Written by Kristy Loewen

The Bible shows us again and again that food plays an important role, not only in our physical health but also in our spiritual and mental health. God used manna to build faith within His people (Exodus 16). He used David bringing food to his brothers to bring them comfort and ultimately to defeat Goliath (1 Samuel 17).

Jesus commonly dined with his followers and others in order to talk, encourage, bring to repentance and build faith (for example, Mark 14 and Matthew 9). He turned water to wine to keep the fellowship going at a wedding (John 2). Ultimately, Jesus used bread and wine to bring us communion as a way to remember the sacrifice Jesus made for us (Matthew 26).

The Bible suggests our food and eating habits are not lost on God. They are not things we can separate from our relationship with Him. If He cares about a bird falling from the sky, He also cares about how we choose to nourish ourselves. He cares about our physical, mental, and spiritual health.

Now, before I get too far I want to make it very clear that no matter what we eat God will always love us. And if we choose to eat something we shouldn’t, that doesn’t mean we don’t love God. Having a bowl of ice cream for supper instead of a salad doesn’t change how much God treasures you. If angels or demons cannot separate us from the love of God, neither can a doughnut.

Still, we cannot separate our diet from our spiritual and emotional health. As a nutrition counsellor who focuses on brain-body nutrition, I see that mental health is closely related to how we eat. This is one of the main reasons we sometimes use food as a coping mechanism. The key is to start thinking about how you might be using food to deal with your problems instead of thinking that food is the problem. Often, stress is the problem, in one form of another.

Recent studies have shown that if we have a healthy gut, our bodies can physiologically handle stress much better. What does that look like for you? It means you need to eat a lot of fruits, vegetables, fibre-rich foods, and probiotic-rich foods. Good examples of these are: garlic, onions, asparagus, bananas, berries, sauerkraut, yogurt, and leafy greens.

The bad news is that poor nutrition can create or increase symptoms of mental health problems. It can cause hormone imbalances, cause you to crave even more junk food, or make you lazier and less motivated to make a change.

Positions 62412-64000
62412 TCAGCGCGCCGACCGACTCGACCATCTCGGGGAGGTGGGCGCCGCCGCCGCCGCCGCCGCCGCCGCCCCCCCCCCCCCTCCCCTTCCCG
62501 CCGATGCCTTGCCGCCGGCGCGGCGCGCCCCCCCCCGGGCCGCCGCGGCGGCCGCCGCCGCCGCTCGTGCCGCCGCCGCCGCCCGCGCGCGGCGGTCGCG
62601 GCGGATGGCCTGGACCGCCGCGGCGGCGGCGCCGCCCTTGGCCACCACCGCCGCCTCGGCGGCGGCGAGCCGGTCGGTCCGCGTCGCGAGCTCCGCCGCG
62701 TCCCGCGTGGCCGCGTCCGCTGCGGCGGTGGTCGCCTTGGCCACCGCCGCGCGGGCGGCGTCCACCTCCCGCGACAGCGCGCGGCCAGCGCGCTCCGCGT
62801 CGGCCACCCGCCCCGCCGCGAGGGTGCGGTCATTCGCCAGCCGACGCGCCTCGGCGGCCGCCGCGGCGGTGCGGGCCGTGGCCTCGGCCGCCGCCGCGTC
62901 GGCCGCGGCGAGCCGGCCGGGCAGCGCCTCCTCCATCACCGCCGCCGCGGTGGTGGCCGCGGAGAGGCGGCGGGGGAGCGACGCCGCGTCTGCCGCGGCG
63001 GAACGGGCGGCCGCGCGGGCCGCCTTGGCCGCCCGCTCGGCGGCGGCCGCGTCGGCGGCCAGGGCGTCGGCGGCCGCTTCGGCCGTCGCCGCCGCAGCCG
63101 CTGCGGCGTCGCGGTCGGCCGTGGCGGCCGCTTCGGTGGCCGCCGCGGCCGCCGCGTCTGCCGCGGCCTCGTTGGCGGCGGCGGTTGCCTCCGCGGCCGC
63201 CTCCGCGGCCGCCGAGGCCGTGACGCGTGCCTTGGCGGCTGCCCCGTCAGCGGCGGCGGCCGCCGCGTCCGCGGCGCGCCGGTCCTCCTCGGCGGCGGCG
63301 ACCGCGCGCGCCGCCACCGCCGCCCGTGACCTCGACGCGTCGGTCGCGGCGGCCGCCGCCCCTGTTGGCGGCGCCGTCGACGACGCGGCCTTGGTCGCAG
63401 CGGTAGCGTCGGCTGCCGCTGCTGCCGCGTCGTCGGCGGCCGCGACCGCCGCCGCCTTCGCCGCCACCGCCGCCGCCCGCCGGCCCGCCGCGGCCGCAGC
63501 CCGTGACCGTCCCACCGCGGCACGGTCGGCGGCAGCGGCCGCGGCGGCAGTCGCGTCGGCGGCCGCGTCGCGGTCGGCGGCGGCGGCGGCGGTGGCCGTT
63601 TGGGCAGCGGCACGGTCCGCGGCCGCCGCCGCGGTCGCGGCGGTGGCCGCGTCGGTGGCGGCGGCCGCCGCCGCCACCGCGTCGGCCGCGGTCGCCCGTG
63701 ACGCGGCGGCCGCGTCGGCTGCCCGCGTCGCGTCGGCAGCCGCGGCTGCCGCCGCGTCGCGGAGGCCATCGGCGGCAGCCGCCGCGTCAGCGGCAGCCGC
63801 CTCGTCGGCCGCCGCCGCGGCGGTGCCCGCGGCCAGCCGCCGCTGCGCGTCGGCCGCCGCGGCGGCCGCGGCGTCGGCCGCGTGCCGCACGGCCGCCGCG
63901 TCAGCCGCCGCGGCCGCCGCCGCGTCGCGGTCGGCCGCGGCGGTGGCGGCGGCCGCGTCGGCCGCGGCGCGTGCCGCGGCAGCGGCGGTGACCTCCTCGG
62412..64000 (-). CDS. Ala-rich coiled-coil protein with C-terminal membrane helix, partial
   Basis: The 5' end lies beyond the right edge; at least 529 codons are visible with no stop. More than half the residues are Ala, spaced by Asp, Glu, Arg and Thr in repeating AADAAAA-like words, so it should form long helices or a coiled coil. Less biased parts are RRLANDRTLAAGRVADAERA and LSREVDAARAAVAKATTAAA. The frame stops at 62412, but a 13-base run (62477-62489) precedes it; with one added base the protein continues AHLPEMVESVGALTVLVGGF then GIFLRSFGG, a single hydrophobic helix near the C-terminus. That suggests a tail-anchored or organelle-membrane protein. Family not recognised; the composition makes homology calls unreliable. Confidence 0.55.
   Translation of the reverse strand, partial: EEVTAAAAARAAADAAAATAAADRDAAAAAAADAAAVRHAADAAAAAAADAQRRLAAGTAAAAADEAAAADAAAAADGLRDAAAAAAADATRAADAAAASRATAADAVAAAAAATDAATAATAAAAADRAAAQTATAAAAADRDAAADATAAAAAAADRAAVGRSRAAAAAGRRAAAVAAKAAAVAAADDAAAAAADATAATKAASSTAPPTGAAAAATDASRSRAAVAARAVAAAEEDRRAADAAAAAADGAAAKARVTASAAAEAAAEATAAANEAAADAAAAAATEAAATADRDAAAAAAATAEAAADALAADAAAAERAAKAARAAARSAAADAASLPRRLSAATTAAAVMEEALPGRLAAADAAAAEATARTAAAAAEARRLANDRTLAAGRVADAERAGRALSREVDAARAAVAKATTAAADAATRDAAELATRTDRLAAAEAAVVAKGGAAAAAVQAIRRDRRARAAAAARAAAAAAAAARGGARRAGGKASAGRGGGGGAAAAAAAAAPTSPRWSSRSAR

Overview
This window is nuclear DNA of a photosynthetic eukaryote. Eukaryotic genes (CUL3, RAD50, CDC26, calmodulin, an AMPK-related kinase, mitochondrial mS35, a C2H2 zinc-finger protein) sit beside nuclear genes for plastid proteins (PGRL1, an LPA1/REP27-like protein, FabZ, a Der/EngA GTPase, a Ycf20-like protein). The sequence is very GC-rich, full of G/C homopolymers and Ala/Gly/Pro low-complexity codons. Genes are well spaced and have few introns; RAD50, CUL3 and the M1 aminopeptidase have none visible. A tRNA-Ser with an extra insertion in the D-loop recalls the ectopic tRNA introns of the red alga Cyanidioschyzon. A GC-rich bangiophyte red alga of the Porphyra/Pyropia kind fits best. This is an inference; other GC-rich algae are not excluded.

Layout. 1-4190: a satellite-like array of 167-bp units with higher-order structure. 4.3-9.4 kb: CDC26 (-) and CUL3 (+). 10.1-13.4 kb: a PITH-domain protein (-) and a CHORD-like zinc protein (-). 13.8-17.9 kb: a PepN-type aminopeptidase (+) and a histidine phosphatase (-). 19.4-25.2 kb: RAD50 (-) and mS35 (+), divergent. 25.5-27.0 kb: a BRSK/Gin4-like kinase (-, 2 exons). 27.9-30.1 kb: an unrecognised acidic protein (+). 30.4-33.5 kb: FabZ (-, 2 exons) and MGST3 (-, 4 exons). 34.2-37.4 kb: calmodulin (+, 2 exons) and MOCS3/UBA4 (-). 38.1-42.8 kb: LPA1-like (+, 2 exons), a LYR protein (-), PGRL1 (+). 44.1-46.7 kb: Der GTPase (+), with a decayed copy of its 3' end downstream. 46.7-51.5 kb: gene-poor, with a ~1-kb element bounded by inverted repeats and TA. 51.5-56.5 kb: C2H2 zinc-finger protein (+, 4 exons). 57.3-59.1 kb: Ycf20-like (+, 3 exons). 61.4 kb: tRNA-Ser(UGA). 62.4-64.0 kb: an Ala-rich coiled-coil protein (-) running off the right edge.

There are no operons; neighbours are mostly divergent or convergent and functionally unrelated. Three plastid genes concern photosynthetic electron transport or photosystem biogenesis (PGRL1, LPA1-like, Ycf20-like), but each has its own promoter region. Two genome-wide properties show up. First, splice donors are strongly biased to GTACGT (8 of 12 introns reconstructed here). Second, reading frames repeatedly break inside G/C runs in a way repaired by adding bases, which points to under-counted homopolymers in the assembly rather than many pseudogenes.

On the positive side, the right eating plan can lessen if not eliminate some mental health symptoms, stop your sugar cravings, and improve your outlook on life. It will increase your ability to make better food choices and lessen mood swings while keeping you on a more even keel.

One of the best ways to combine the physical, mental, and spiritual is to devote your day to God. Make your healthy food choices before you leave your house. Exercise in the morning to help keep your body active and craving nutrients and water rather than alternatives. Use your breaks to walk with God, either literally or by praying or reading Scripture. Practice being thankful while you drive. Stretch while you watch TV instead of eating. Do some lunges while you walk to the bathroom. Do a few push-ups before you crawl into bed.

As much as it is hard to get into new habits, we cannot create energy out of thin air. Energy begets energy and we must move and make healthy choices first in order to feel energized about continuing them. Don’t think of one mess-up as falling off the wagon. Think of it as a trip while walking down the road, where you’ll quickly regain your footing and move on.

Do you truly trust God to change you from the inside out? Take note that you haven’t been able to do it on your own. Maybe it is time you let Him take over, trusting Him to empower your own small steps forward and magnify them into full healing and restoration. “Dear children, let us love, not in word or speech, but in truth and action” (1 John 3:18).